The Kentucky Debry has long been one of the biggest betting events in the U.S. Now some Bluegrass State lawmakers want to expand those options to a much wider range of sports.
With multiple states already passing sports betting legislation or poised to do so, a bipartisan group of Kentucky legislators has announced plans to introduce a bill that would legalize and regulate bets on individual sporting events. According to reports from the Daily Independent, a group of nine lawmakers hope to have a bill ready to go when the Kentucky General Assembly convenes in January 2019.
Though Kentucky is one of only a few states without any casinos, it has a long history of betting on sporting events through the state’s ties to horse racing. It is also a hotbed for men’s college basketball, with two of the nation’s premier programs in the University of Kentucky and the University of Louisville, which would be one of the sports legalized with gambling expansion should legislation pass.
In interviews, lawmakers said there are still a lot of significant details to work out, but the bill will most likely extend to professional and collegiate sports but would deny wagers on high school sports. Initial discussions include a 12 percent tax on sports wagers, but that is also subject to change.
Any legislation would need a boost from Gov. Matt Bevin, who maintains opposition to casinos but isn’t opposed to sports betting at the state’s racetracks, according to the Independent. He also filed an amicus brief in support of New Jersey and its lawsuit to overturn the federal ban on sports betting, indicating his support should legislation come to his office.
If Bevin signs the bill into law, Kentucky lawmakers project it could garner up to $30 million in annual state revenue. With neighboring West Virginia nearing its first legal sports bet, government officials are undoubtedly aware of the revenue opportunities that could be lost if the Bluegrass State isn’t proactive in its actions.
Along with a steady change in public approval in support for gambling in the United States, the Supreme Court’s decision pushed wagering further into the cultural mainstream. This growing public support in Kentucky and across the nation is a significant change from just a few years ago, especially in Frankfort.
House Speaker Pro Tempore David Osborne filed sports betting legislation contemporaneous with New Jersey’s initial legal challenges that would eventually overturn the sports betting ban. Osborne’s bill didn’t gain traction.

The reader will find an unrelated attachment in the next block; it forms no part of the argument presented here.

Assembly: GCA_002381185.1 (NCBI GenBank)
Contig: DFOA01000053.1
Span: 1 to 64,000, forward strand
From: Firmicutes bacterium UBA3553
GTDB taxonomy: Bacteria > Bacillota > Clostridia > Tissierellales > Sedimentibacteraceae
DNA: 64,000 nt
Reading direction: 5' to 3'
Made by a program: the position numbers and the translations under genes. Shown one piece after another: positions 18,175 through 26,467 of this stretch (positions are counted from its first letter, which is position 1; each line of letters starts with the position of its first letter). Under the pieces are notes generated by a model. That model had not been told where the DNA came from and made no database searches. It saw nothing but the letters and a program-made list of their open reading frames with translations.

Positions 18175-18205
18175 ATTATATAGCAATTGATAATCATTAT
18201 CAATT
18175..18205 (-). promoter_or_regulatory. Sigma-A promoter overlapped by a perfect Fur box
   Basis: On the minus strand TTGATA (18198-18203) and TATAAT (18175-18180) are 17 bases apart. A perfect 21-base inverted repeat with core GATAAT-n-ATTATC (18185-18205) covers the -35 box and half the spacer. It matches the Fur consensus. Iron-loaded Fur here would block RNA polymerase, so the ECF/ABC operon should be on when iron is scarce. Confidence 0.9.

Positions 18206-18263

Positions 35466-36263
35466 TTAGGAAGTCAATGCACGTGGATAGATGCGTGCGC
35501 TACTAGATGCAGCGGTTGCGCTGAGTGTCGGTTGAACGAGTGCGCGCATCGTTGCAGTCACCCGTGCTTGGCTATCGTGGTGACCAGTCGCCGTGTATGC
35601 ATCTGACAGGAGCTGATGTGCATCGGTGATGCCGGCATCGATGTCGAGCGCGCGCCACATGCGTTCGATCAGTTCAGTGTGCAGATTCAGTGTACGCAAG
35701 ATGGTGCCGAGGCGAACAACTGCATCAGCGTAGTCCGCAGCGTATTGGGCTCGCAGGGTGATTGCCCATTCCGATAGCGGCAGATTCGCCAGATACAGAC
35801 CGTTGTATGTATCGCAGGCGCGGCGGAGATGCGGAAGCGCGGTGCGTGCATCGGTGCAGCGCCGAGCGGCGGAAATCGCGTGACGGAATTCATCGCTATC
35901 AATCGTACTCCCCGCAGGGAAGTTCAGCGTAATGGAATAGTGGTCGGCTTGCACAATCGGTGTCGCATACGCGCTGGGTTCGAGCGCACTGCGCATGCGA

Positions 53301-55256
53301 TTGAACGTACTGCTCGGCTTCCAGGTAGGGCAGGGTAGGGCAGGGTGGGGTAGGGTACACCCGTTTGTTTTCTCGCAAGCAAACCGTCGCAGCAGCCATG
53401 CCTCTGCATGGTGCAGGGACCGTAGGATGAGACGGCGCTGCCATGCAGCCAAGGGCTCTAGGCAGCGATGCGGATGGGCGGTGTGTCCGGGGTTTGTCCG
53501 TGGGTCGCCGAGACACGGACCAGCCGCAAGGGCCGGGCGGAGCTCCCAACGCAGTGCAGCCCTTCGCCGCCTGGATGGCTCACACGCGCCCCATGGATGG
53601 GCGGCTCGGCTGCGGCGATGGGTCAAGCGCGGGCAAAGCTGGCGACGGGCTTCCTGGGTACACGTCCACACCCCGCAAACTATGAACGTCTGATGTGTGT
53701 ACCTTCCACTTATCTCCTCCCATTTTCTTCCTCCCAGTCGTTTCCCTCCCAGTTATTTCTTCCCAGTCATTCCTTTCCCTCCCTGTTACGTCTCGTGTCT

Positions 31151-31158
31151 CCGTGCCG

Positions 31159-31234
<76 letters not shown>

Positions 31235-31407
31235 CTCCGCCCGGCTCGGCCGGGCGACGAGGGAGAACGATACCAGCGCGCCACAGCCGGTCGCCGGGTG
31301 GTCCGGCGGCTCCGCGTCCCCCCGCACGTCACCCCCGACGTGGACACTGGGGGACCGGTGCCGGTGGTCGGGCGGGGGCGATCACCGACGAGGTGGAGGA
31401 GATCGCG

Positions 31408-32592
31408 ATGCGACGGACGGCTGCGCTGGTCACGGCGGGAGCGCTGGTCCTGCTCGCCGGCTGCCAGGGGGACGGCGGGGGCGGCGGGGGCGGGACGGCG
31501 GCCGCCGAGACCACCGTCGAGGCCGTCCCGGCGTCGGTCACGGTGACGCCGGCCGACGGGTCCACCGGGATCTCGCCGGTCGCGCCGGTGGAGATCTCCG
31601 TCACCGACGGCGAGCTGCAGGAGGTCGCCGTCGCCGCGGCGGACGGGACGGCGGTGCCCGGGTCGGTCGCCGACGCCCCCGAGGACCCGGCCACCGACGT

One issue at that time were concerns from the influential horseracing industry in Kentucky, which was worried about betting on sports like football or baseball could take away from revenue from the track. But according to recent reporting, attitudes have changed and industry stakeholders believe it could bring more people than ever to the tracks.
The Kentucky Horse Racing Commission, which regulates the industry, will assuredly still have a role. Though a bill filled earlier in the session that would give the KHRC oversight authority didn’t receive a vote, the organization will have a role in legislative discussions.
Kentucky is working through its own competing interests, much like a group of other states that have advanced gambling legislation. While Delaware and now New Jersey are already taking bets, other states are coming more slowly.
California, the largest state in the nation by population, is the most high profile, but the Golden State is foreshadowing complications Kentucky may experience as multiple gambling industry stakeholders are competing to give their input on fledgling legislation. New York is another high-profile state also working through its own laws, garnering the attention of millions of residents.
While these two densely-populated states weigh gambling expansion, more and more states will ready their sports betting laws. It appears Kentucky could be among them, sooner than later.
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